Organization--... Camp No 1 was divided into 3 groups of approximately 1500 men each. Each group had its own kitchens, administrative group and dispensary. A central camp administration and field medical supply headquarters were in charge of the whole camp. In addition there was a large hospital separate from the camp, but next to it, of 2,000 patients and 400 medical personnel. Those prisoners of war who were very ill were sent to the hospital, not so much for treatment (due to lack of drugs) as for isolation from the relatively healthy. Medical supplies and equipment were very, very limited.


The dispensary in each group had a staff of 4 to 6 physicians and dentists, and about 5 enlisted medical corps men. Here, a daily sick call was conducted for diagnosis and minor dressings. Very few drugs were available unfortunately. The dispensary kept careful records of diagnosis and treatments of every patient in the group.



  1. Starvation, "nutritional and actual" was present among American Prisoners of War in the Philippines in 1942 and was the direct cause of the great majority of the excessively large number of deaths which occurred.


  1. On changing from a balanced diet, at the beginning of the war, to a nutritionally deficient one, Beriberi was the first nutritional disease observed, occurring after 3 months departure from a balanced diet; Pellagra was observed after 9 months; Ariboflavinosis after 9 months and Scurvy was still questionable after 9 months and began to definitely appear in 10 months. Xerophthalmia and nystalopia, although difficult to diagnose microscopically, was definitely present in ten months and very severe thereafter, increasing in intensity to complete blindness in many cases, cleared up by massive doses of Vitamin A and thiamin.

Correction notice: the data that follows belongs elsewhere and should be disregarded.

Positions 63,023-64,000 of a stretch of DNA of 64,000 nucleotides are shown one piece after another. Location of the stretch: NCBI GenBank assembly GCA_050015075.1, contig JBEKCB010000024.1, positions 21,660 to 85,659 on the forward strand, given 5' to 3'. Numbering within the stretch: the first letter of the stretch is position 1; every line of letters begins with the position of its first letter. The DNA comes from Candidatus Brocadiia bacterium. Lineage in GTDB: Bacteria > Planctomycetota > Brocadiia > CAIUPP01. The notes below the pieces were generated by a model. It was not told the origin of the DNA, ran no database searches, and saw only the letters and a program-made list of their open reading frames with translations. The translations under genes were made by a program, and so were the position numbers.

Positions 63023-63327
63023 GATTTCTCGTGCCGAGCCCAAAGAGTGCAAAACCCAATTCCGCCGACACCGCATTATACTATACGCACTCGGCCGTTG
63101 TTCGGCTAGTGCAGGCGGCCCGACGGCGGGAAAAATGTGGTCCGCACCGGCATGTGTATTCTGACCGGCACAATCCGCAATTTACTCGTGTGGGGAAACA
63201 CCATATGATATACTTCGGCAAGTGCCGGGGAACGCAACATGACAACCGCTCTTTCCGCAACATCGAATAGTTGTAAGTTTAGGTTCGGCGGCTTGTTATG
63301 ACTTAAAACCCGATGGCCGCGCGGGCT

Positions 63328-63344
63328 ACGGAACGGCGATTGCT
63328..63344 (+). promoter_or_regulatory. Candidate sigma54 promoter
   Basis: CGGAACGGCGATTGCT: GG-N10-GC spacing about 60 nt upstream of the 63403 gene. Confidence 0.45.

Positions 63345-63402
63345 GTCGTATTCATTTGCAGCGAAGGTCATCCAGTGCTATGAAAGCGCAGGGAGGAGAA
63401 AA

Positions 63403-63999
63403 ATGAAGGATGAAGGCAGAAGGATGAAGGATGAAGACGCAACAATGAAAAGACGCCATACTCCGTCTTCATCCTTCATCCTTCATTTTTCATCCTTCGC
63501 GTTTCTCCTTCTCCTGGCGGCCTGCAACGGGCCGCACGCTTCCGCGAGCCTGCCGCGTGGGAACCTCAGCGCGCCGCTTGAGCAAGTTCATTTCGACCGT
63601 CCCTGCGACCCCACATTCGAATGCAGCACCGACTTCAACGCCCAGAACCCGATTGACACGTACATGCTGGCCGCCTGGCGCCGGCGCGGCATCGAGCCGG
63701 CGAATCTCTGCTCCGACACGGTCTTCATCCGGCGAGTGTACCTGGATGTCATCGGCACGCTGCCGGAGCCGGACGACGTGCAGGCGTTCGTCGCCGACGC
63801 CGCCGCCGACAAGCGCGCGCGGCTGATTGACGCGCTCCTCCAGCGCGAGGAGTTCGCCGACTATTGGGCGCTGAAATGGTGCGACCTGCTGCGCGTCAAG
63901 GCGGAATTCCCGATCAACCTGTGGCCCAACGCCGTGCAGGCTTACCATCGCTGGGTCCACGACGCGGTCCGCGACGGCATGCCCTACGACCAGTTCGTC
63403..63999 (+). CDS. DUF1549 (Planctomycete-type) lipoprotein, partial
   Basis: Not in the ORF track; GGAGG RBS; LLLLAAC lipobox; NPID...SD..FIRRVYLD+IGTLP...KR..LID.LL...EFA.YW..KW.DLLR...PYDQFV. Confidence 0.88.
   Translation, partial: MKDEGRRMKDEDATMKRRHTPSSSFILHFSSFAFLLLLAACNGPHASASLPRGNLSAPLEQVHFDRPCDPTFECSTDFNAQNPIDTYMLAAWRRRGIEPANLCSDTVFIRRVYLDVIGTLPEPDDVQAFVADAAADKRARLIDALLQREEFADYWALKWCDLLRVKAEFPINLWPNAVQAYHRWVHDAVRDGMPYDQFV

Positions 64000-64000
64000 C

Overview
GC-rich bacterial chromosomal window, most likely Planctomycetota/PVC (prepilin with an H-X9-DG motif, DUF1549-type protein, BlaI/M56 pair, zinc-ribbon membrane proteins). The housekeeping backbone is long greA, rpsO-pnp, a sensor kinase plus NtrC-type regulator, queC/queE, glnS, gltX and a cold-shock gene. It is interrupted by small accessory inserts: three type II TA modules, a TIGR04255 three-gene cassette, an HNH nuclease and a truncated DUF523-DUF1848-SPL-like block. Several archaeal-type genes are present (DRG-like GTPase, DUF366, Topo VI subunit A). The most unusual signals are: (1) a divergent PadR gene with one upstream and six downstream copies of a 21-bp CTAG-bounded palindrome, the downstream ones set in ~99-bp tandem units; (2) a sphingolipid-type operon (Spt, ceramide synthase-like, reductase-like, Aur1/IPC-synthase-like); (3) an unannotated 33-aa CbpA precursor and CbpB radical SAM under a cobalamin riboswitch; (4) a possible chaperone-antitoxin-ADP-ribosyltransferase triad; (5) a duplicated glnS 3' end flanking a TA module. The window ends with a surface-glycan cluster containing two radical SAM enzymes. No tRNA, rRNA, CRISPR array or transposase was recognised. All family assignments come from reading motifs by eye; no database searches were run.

1. Severe and sharp "shooting" pains in the feet and legs developed during the winter months of 1942-43 and resulted in gangrene of the toes and many deaths. It was definitely cleared up by great doses of thiamin in test cases, administered intra-spinally and intra-muscularly.


  1.  The efficiency and fighting capacity of the Filipino-American troops in Bataan was markedly lowered by a very poor diet, affecting military capabilities, their morale, and fighting capacity.